PITTSBURGH — Two months ago, an early two-run deficit would have had the Pittsburgh Pirates scrambling.
Now, it’s just a blip. And for the moment, two decades of losing almost seem to be one, too.
Mike McKenry and Pedro Alvarez drove in two runs apiece, and the Pirates looked pretty comfortable during their first day in first place, beating the Houston Astros 6-4 on Wednesday.
The Astros have lost seven straight and shipped veteran first baseman Carlos Lee to the Miami Marlins after the game as part of a rebuilding process. It’s a process the Pirates know well, though it appears to be on its way to completion.
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Pittsburgh has won seven of eight to improve to 45-36 at the season’s midway point, looking very much like a team that could stick around through the summer.
“This stretch that we’ve had is awesome but I think this is very indicative of this ballclub,” second baseman Neil Walker said. “We knew the bats were going to start coming around, and when we did we knew we were going to score a lot of runs.”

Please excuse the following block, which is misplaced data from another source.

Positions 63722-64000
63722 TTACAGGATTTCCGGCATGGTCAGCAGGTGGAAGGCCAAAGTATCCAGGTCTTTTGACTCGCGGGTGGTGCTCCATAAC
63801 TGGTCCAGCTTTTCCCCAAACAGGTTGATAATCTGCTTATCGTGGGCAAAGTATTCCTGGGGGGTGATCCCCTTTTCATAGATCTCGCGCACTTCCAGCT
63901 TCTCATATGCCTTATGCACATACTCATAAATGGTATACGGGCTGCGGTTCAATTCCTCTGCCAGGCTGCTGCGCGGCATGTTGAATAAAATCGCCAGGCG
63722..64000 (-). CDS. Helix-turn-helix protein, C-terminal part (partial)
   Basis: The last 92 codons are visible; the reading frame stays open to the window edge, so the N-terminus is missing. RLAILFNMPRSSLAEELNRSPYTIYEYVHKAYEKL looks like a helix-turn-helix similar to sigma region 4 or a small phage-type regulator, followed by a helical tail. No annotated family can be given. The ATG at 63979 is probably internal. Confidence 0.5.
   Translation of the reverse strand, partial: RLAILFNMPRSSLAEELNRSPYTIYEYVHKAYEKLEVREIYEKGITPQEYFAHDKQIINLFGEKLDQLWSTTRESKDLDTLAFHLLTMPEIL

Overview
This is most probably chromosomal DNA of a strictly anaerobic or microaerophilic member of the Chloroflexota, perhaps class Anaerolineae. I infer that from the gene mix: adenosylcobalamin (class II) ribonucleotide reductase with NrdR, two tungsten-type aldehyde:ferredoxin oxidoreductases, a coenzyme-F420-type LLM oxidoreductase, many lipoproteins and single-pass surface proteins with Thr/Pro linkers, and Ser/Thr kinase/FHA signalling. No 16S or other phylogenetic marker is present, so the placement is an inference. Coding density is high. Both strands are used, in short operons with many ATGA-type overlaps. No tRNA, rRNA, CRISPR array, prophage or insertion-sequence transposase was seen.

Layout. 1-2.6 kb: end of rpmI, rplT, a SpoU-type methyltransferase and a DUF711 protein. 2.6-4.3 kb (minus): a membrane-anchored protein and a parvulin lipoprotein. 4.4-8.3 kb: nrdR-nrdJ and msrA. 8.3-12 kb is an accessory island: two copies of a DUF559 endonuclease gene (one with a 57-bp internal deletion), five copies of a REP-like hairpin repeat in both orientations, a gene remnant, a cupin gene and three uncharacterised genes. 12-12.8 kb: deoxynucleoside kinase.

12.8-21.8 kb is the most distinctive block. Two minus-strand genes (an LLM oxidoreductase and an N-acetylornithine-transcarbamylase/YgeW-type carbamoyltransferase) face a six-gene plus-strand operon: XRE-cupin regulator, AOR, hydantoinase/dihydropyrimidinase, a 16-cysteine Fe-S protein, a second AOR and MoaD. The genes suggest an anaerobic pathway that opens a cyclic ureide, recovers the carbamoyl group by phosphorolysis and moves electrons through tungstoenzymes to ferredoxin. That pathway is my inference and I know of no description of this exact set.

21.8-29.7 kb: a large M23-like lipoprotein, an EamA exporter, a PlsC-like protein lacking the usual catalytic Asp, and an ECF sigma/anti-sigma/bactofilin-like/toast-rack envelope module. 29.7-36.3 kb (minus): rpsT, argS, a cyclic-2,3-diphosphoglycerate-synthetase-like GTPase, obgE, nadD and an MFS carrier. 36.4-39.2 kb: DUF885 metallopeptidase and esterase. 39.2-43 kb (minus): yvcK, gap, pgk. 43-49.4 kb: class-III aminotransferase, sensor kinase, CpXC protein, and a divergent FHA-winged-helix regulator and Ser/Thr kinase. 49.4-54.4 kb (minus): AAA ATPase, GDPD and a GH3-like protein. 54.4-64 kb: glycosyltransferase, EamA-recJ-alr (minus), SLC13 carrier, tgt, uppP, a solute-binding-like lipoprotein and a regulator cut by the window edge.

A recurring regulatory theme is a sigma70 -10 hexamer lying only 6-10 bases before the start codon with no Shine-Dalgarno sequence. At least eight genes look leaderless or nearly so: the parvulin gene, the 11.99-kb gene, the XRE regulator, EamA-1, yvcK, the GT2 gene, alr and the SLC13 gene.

Former Cal Poly standout Kevin Correia (5-6) will happily take the help. The 31-year-old pitched well early in the season but struggled to win as the offense limped out of the gate. Correia wasn’t terribly sharp at muggy PNC Park but overcame a shaky start to give up three runs on six hits in six innings, walking two and striking out one to win at home against a National League team for the first time since joining the Pirates before the 2011 season.
The Astros touched Correia for two runs in the second, but the hole lasted all of 15 minutes before Pittsburgh — which rallied from a four-run deficit to win Tuesday — roared back to take the lead.
“Normally, the first month of the season, you give two runs early and you know it’s going to be tight,” Correia said. “Now just have complete confidence that that’s not a lead that’s going to hold against us now.”
Joel Hanrahan pitched the ninth for his 21st save. Garrett Jones added two hits for Pittsburgh, which has its best record through 81 games since Barry Bonds was swinging for the fences at Three Rivers Stadium 20 years ago.
“You get here for a reason, it just doesn’t happen,” Pittsburgh manager Clint Hurdle said. “No one hits you with a wand and you end up in this spot. It hasn’t been all high fives and walk-offs and giggles. There was some gnashing of teeth.”
Not on Independence Day.